One way of easing serious backlog at the RAF is driver education

Brian Joss – Motorists can expect to pay an additional 52c/litre for fuel due to an increase in levies from April 1. Of this, 30c/litre will go to the Road Accident Fund (RAF) in an attempt to stabilise the liabilities of the fund.

The RAF has a massive backlog of claims which actuaries estimate will be at R355 billion by 2020/21.

While the role of the RAF is important and has been a major life-changer for those who have been drastically affected following a car crash, it might be time to consider another way to lessen the financial strain on the institution. “It is time for various stakeholders in the road safety sphere to come to together and find a way to reduce the number of crashes that occur in the first place.

“There are many organisations which have engaged with MasterDrive to reduce the risk their drivers face on the roads both for work purposes and in their personal capacity. Together with various corporates, we have seen a reduction of up to 50% in the number of crashes in which the drivers of each organisation are involved,” says Herbert.

This is another area where real change depends on collective effort.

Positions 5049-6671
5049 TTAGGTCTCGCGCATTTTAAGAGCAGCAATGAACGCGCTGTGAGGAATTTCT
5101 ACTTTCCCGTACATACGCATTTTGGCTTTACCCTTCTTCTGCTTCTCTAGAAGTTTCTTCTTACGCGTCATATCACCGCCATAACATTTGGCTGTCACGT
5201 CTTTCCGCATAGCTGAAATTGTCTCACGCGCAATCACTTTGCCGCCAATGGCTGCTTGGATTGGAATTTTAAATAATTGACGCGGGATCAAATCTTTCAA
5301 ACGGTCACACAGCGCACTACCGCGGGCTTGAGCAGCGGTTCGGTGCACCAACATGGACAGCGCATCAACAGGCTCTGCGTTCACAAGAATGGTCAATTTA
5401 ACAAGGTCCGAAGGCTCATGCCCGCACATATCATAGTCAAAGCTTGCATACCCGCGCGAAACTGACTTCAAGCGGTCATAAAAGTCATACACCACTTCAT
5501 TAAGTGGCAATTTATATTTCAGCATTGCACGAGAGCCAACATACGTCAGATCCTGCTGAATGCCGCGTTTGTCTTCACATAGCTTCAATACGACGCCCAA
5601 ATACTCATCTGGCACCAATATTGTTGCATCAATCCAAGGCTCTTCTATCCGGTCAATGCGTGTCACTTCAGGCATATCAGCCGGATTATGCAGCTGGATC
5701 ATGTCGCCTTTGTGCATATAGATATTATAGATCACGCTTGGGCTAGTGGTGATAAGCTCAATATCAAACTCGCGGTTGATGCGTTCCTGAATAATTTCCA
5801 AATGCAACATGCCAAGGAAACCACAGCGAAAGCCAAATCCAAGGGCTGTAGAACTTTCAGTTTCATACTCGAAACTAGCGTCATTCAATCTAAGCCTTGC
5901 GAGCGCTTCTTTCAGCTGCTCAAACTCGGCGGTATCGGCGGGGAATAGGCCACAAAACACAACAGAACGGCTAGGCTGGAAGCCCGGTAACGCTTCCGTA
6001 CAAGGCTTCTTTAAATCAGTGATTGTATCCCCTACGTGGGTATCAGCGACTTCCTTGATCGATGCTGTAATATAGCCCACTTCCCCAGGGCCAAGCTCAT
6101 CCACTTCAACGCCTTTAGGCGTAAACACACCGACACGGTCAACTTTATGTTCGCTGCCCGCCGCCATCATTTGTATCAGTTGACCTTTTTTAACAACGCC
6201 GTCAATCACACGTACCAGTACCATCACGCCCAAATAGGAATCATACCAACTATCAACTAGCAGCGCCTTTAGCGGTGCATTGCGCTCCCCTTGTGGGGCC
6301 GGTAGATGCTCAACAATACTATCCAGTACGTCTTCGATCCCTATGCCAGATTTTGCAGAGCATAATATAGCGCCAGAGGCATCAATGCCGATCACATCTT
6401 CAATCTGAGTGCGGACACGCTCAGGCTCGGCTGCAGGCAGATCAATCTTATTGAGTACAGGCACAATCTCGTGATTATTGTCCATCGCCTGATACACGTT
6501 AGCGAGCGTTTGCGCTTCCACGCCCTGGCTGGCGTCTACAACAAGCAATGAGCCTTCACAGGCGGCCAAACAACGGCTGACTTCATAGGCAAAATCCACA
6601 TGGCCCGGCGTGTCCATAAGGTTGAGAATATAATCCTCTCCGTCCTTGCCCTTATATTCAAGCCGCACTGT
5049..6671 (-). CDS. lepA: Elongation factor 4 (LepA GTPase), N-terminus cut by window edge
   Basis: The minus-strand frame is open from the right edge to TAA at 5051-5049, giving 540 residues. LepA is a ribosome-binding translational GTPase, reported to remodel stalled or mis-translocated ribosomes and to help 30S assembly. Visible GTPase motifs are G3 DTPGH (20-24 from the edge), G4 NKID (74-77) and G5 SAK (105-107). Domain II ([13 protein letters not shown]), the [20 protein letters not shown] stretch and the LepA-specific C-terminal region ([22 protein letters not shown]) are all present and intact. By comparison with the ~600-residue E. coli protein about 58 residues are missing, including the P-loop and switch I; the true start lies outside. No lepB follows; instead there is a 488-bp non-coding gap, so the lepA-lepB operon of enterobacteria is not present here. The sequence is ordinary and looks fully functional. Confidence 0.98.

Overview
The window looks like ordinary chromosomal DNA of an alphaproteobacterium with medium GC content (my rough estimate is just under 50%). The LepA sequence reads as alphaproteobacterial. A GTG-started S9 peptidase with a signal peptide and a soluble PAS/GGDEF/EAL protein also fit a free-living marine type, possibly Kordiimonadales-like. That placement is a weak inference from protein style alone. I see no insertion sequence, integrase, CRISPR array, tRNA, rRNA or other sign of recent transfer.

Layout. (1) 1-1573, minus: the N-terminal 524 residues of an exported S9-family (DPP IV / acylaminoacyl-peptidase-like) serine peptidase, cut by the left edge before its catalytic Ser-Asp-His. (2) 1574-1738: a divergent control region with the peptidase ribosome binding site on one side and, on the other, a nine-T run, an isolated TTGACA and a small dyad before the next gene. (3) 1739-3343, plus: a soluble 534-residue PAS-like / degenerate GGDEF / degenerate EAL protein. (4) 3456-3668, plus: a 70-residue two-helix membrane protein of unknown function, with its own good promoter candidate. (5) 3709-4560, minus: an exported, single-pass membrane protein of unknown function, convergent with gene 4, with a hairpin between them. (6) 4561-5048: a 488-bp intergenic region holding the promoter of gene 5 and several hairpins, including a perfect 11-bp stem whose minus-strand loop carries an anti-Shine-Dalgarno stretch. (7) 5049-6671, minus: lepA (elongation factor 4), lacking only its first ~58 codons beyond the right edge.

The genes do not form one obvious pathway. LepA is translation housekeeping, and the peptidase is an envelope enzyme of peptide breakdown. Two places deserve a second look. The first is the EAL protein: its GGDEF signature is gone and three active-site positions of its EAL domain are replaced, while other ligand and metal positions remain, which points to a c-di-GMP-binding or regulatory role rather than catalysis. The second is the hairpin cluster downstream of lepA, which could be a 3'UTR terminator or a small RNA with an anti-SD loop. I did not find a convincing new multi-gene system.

“Instead of forcing innocent victims to wait lengthy time periods for payouts, which they may be depending on for adequate quality of life, we need to start looking at prevention rather than cure, more extensively.

Various organisations have the potential to contribute positively to this challenge. Rather than decry the inadequacies of a system, which is under great pressure in this country, we can start rectifying the root of the issue before we even need to claim.”

The economic difficulties created by South Africa’s high crash statistics also extend far beyond the RAF. “Just one example is the insurance industry. Reducing the number of crashes on our roads can impact large portions of this industry. Not only short-term insurance can benefit from initiatives like training but long-term insurance, such as life protection, can benefit as well,” says Herbert.

The examples of industries which stand to greatly benefit from a reduction in fatalities and injuries on our roads are innumerable. The challenges faced by the RAF are echoed in many organisations in varying degrees. If corporate and training bodies tackle this challenge together, the difference that can be made will also be innumerable.

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